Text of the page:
The Washington Post

Flexitarian yogis and ahimsa

Let’s face it: A lot of people who regularly practice yoga are in it for its salubrious effects on their derrieres.

And another whole contingent values yoga for its other health benefits, particularly its capacity to lower stress and help us deal more calmly with life’s challenges.

But a good number of people out there don’t just do yoga for the physical or even the psychological benefits it can offer. True yogis and yoginis tap into yoga as a holistic system for understanding and managing their own lives and their roles in the universe. They seek balance by adhering to a set of ideas that can collectively be viewed as yogic principles. Perhaps chief among those principles is the notion of ahimsa. In brief, ahimsa means doing no intentional harm to any living creature.

In many people’s eyes, doing no harm includes killing no animals for food or other purposes. In practical terms, many believe, that means being a vegetarian.

But as we learn in this week’s Eat, Drink and Be Healthy column, not all devoted yoga practitioners are in fact vegetarians. Shiva Rea, who has been a yogini practically since birth, tells me that she doesn’t consider herself a vegetarian; she finds herself drawn to protein sources such as goat cheese and fish. Nor is her 12-year-old son a vegetarian, she says. To her mind, denying yourself, and your body, foods you love and your body seems to need is wrong-headed.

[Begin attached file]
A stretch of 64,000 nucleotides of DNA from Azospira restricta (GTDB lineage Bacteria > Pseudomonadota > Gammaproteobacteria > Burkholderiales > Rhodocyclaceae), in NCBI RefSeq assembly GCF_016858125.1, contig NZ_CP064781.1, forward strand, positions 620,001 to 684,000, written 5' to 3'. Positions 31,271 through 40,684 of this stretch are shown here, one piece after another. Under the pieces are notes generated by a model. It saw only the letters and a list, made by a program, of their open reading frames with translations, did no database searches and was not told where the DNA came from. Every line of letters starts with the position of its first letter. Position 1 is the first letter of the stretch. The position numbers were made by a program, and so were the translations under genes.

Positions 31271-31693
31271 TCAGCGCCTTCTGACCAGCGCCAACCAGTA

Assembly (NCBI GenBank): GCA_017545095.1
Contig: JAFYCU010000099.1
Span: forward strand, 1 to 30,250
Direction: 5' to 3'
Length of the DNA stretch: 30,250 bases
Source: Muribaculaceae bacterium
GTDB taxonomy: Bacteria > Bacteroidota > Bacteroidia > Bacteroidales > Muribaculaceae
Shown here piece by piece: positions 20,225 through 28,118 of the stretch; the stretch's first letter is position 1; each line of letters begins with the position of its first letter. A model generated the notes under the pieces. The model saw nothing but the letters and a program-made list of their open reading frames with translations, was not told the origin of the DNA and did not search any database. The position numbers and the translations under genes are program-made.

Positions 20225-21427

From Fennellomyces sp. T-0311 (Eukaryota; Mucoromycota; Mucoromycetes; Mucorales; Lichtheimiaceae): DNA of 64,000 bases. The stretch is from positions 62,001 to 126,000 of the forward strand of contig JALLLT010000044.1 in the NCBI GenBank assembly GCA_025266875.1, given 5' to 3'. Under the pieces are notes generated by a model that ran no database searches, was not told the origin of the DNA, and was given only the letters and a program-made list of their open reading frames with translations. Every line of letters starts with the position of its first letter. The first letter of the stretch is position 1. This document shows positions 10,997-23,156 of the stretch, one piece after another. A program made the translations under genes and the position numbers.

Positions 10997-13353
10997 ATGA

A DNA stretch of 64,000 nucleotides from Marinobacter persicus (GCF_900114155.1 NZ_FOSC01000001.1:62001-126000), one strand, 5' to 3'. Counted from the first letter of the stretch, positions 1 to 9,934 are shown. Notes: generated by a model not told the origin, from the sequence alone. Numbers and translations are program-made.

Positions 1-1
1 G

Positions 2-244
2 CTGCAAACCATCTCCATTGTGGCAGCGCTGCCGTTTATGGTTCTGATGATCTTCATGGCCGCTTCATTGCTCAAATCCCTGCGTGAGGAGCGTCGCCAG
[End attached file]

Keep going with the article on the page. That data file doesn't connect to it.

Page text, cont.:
In theory, I would love to be a vegetarian; I don’t relish the thought of animals’ dying on my behalf any more than the next person. But I do like a bit of meat now and then. For me, the aspects of ahimsa that matter most are those that apply to the way I treat the people around me on a daily basis. I would never intentionally hurt anyone, and I would do my best to not hurt an animal. (Just ask me about the horror I felt when once I couldn’t avoid hitting a rabbit with my car. It still hurts to think about it.)

Or maybe I’m just a hypocrite, or undisciplined. But in a yogic kind of way, I feel pretty balanced and even-keeled. Most of all, I feel I have no business dictating how anyone else eats (well, except for my kids, when I can get away with it), even if they choose burgers, fries, doughnuts and sodas all the time.

What’s your view on this matter? Should everyone who is serious about yoga follow a vegetarian diet?



Success! Check your inbox for details. You might also like:

Please enter a valid email address

See all newsletters

Show Comments
Most Read



Success! Check your inbox for details.

See all newsletters

Your Three. Videos curated for you.
Play Videos
Sleep advice you won't find in baby books
In defense of dads
Scenes from Brazil's Carajás Railway
Play Videos
For good coffee, sniff, slurp and spit
How to keep your child safe in the water
How your online data can get hijacked
Play Videos
How to avoid harmful chemicals in school supplies
Full disclosure: 3 bedrooms, 2 baths, 1 ghoul
How much can one woman eat?
Play Videos
What you need to know about Legionnaires' disease
How to get organized for back to school
Pandas, from birth to milk to mom